February 2022 #texasfreeze offers ERCOT a practice run

Many Texans faced forecasts of the early February 2022 winter storm with a degree of anxiety. Last year’s energy system failures had horrendous consequences including lost lives and damaged property. The energy system failures in the biggest energy producing state resulted in billions in damages.

The forecasts were clear this year that nothing like last year’s long, deep freeze was expected. Still, many worried.

As it turned out the forecasts were true enough. There was a two-day period with temperatures stuck below freezing, but nothing like last year. In February 2021 the Dallas-Fort Worth area stayed below freezing for about 130 consecutive hours, but the February 2-5 winter storm remained below freezing just 44 hours.

All in all, the early February freeze made for a practice run for Texas energy suppliers, but not a severe test of the ERCOT-managed power grid. Natural gas supply remains a concern, both because its state regulator appeared relatively unconcerned about last year’s failures and because productions has dipped with freezing temperatures this winter.

The chart below shows temperatures at Dallas Love Field, starting with the hour before temperatures dropped below freezing and ending when temperatures rose above freezing. The early February 2022 event is shown in blue and the solid black is a January 2018 cold snap it resembles. The January 2018 did not produce any serious problems for ERCOT, so there would be few reasons to expect this similar freeze to be a challenge either.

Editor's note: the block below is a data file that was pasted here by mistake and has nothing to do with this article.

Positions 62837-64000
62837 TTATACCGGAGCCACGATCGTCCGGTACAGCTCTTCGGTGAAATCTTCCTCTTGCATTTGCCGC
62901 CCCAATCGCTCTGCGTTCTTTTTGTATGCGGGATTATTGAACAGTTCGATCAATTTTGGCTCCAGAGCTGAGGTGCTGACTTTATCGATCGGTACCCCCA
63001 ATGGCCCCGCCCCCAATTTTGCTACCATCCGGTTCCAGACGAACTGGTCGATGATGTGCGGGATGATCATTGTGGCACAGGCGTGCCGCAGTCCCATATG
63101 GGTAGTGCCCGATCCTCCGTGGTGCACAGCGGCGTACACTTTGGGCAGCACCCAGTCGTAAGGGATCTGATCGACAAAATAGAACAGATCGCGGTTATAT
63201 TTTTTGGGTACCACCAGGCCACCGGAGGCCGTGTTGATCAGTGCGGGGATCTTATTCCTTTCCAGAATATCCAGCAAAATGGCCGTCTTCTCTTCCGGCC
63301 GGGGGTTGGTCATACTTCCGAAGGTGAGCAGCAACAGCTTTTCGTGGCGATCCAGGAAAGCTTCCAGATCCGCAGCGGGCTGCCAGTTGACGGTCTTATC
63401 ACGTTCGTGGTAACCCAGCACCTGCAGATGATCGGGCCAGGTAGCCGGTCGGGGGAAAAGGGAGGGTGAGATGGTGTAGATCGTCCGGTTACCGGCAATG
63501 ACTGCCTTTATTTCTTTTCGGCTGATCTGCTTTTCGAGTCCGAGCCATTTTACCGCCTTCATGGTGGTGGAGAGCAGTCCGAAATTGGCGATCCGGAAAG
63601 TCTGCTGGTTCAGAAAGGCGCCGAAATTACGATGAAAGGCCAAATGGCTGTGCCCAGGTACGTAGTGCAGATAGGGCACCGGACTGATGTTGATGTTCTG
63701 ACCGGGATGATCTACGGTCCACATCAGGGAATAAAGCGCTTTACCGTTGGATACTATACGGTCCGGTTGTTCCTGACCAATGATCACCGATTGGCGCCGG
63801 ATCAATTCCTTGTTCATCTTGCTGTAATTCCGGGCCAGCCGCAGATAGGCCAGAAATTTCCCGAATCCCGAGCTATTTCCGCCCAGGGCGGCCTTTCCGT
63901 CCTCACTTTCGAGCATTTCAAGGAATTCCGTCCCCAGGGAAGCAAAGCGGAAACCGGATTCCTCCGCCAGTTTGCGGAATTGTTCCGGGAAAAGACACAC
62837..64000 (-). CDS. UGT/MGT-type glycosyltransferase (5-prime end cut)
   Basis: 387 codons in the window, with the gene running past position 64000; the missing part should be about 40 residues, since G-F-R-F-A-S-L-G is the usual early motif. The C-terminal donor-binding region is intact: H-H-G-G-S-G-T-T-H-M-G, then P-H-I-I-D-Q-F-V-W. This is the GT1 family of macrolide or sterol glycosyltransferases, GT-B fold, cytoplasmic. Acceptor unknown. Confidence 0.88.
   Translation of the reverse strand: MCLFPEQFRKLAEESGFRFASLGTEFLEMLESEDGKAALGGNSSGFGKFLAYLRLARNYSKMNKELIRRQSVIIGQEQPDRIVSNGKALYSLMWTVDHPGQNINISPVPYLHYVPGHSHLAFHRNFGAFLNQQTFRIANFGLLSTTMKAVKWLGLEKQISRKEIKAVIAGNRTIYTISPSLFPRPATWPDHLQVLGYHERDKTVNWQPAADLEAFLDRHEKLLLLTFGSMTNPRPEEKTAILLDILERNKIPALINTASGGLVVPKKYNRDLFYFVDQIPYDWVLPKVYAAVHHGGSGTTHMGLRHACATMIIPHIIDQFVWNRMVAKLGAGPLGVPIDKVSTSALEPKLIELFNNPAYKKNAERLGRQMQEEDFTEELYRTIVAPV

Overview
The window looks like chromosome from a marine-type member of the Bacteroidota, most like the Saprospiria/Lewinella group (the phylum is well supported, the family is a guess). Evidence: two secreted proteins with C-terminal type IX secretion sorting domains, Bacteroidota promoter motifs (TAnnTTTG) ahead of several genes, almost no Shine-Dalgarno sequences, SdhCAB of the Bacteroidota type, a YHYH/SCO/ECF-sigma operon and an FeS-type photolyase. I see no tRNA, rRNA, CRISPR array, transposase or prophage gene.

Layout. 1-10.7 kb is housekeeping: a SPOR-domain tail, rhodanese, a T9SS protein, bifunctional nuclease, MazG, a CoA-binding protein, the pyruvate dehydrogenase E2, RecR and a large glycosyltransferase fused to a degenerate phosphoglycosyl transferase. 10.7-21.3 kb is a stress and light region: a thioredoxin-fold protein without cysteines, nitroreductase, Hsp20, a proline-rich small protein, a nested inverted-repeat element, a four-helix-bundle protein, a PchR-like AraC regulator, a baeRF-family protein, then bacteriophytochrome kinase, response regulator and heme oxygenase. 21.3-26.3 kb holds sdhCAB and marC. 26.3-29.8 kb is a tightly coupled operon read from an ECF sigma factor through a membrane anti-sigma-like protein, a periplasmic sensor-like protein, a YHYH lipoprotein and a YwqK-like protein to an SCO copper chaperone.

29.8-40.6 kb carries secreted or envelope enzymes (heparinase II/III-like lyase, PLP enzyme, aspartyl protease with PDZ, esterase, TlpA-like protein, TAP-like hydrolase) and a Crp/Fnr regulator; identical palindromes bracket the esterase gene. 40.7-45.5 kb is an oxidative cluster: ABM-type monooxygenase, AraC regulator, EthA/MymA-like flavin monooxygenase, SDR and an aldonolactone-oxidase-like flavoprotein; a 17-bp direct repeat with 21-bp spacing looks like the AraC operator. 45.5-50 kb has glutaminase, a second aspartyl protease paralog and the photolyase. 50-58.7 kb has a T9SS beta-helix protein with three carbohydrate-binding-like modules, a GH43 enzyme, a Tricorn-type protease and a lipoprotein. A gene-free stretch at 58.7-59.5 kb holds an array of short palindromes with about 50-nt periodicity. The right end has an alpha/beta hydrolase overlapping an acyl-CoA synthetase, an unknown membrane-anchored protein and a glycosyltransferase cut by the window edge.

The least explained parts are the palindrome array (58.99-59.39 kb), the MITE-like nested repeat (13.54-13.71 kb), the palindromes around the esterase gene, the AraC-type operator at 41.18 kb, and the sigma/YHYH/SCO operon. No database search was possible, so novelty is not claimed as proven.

Three other winter weather events are shown for comparison, including last year’s freeze and the February 2011 winter storm. Data described below.

February 2022 is not over yet and we may yet get another winter blast in Texas. No one should declare “mission accomplished.” But the cold did let ERCOT practice it’s “all hands on deck” winter response. They’ll also get a chance to review how things went and be better ready next time.

Chart data: Data above for 2011-2021 collected from the NOAA’s National Centers for Environmental Information. The NCEI data runs about 3 to 5 days behind the present, so I hand scraped hourly data from the Weather Underground history page which is up to date. All data from Dallas Love Field. Obviously it is a big state so one location does not tell the full story.